RaveThe Wall Street JournalDaniel James Brown’s masterly Facing the Mountain...gave me moments of chicken skin. With its gripping battle scenes and finely etched characters, I can’t remember the last time a book jolted my central nervous system in quite this way ... Mr. Brown’s nuanced and sympathetic telling of the story of the 442nd against the backdrop of the wider Japanese-American experience during wartime reveals a vitally important—and timely—episode of American history ... Mr. Brown vividly re-creates the pre-war worlds and lives of a few of the thousands of young men who would join the regiment after the bombing of Pearl Harbor ... With nuance and sensitivity, he describes the feudal nature of old Maui, which was organized around the sugar plantations and owned and operated by a few related families ... Facing the Mountain is a propulsive and gripping read, in part because of Mr. Brown’s ability to make us care deeply about the fates of these individual soldiers. A small quibble is a writing tic that grows wearisome after a few hundred pages—his repeated use of generic cliffhangers at the end of many chapters ... But...it’s a page-turner—a testament to Mr. Brown’s storytelling gifts.
PositiveThe Wall Street Journal... entertaining but uneven ... The book’s play-by-play re-creation of tennis matches, drawn mainly from the accounts of contemporary sports writers and Marble’s memoirs, are fast-paced and fun. But the real treat is the book’s spin through the glamorous worlds of Hollywood, Palm Springs, San Simeon and Wimbledon that our working-class heroine navigates on her way to stardom ... Mr. Weintraub doesn’t prove or disprove this claim; this compelling episode of Marble’s life remains a mystery. Yet the author begins his book with her supposed car chase through the Swiss Alps. Does it matter if the story is true? Yes, because of the teasing prominence Mr. Weintraub gives it in his preface ... [Weintraub] sensitively documents her struggles and shows how her athletic achievements did not, in her case, lead to riches ... If you’ve ever wondered what the world of competitive women’s tennis was like before King, Evert and Navratilova, The Divine Miss Marble hits that sweet spot.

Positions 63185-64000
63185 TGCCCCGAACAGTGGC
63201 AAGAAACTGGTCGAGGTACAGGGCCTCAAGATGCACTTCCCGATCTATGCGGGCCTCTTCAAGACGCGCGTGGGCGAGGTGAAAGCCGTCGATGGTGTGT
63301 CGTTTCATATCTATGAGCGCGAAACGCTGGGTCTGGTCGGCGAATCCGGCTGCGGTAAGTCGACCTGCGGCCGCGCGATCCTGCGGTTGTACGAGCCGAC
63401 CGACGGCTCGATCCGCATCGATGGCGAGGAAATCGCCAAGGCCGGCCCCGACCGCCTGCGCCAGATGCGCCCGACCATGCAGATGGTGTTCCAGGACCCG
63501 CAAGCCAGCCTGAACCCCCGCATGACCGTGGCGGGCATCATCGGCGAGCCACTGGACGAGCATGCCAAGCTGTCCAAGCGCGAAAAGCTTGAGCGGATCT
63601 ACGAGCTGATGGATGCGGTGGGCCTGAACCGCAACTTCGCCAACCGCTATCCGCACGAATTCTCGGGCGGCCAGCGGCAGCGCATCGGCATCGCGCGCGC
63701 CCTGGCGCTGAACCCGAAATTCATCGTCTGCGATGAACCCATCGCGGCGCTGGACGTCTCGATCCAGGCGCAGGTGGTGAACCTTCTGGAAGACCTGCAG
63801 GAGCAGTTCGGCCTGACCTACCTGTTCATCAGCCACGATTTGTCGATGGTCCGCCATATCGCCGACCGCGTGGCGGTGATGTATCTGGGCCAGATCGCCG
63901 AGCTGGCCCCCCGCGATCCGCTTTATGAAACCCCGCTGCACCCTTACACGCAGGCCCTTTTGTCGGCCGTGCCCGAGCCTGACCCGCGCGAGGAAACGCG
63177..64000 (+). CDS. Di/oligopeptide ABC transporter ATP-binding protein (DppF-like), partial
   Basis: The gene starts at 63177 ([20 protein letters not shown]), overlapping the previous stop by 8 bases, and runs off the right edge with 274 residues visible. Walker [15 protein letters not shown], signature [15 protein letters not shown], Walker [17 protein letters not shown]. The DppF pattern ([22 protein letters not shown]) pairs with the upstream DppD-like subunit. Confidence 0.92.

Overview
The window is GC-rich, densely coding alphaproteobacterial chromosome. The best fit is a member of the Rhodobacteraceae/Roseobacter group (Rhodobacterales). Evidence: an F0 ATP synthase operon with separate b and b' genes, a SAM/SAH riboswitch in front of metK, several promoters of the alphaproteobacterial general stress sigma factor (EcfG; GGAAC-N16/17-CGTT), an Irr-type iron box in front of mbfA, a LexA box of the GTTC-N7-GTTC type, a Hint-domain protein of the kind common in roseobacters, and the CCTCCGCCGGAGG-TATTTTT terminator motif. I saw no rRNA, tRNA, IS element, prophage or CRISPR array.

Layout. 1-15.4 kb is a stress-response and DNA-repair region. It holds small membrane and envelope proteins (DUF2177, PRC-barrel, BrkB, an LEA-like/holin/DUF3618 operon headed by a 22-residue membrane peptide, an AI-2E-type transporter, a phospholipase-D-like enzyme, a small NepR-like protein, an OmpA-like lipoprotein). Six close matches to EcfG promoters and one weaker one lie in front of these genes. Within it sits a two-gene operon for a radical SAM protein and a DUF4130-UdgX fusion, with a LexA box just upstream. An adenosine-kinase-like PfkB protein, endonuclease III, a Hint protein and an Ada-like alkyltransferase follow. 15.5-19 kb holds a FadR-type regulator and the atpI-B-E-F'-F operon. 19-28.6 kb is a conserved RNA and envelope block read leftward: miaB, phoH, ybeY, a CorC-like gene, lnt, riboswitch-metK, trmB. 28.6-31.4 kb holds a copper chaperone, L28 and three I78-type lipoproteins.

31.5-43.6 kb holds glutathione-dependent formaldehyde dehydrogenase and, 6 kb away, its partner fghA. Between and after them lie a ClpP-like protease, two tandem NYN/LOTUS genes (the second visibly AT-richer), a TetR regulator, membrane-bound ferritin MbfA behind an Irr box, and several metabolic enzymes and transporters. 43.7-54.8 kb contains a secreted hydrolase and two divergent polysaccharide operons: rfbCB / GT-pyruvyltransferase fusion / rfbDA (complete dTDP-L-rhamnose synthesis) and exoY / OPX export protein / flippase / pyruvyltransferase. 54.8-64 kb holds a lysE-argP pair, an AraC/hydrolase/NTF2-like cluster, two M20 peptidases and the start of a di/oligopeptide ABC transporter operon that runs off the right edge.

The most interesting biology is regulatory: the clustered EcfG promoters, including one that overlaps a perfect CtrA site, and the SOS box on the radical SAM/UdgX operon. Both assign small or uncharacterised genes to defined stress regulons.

David K. Randall
PositiveThe Wall Street JournalIn Black Death at the Golden Gate, David K. Randall gives a vivid, fast-paced and at times revolting history of the plague in San Francisco at the turn of the 20th century ... Mr. Randall, a senior reporter at Reuters, has built his story on the work of earlier writers... Mr. Randall acknowledges these sources and adroitly synthesizes them, along with Blue’s letters and contemporaneous accounts from newspapers. But frustratingly the author eschews detailed endnotes for a lightly sourced list of texts that informed each chapter. It stretches credulity, for instance, that Mr. Randall could know what Wong Chut King might have dreamed in the days before he died ... With the latest upsurge in measles cases making the headlines, Mr. Randall’s book is a timely reminder that public health challenges responsible for killing tens of millions of people world-wide are not confined to the past.
RaveThe Wall Street JournalIn a multigenerational saga that focuses on governors Pat and Jerry Brown, veteran journalist Miriam Pawel has written a vivid history of a political dynasty that has governed the Golden State for nearly a quarter century ... Deftly contrasting Pat’s era of boom-boom public spending with Jerry’s focus on fiscal restraint, Ms. Pawel paints a powerful portrait of this complex but loving father-son relationship ... Ms. Pawel recognizes the limits of attempting to write the definitive book on a family dynasty while its scion is still in power ... Future historians may not treat the Browns so kindly. But Ms. Pawel, with her extensive interviews, deep archival research and brilliant synthesis, has made an enormous contribution to the historical record.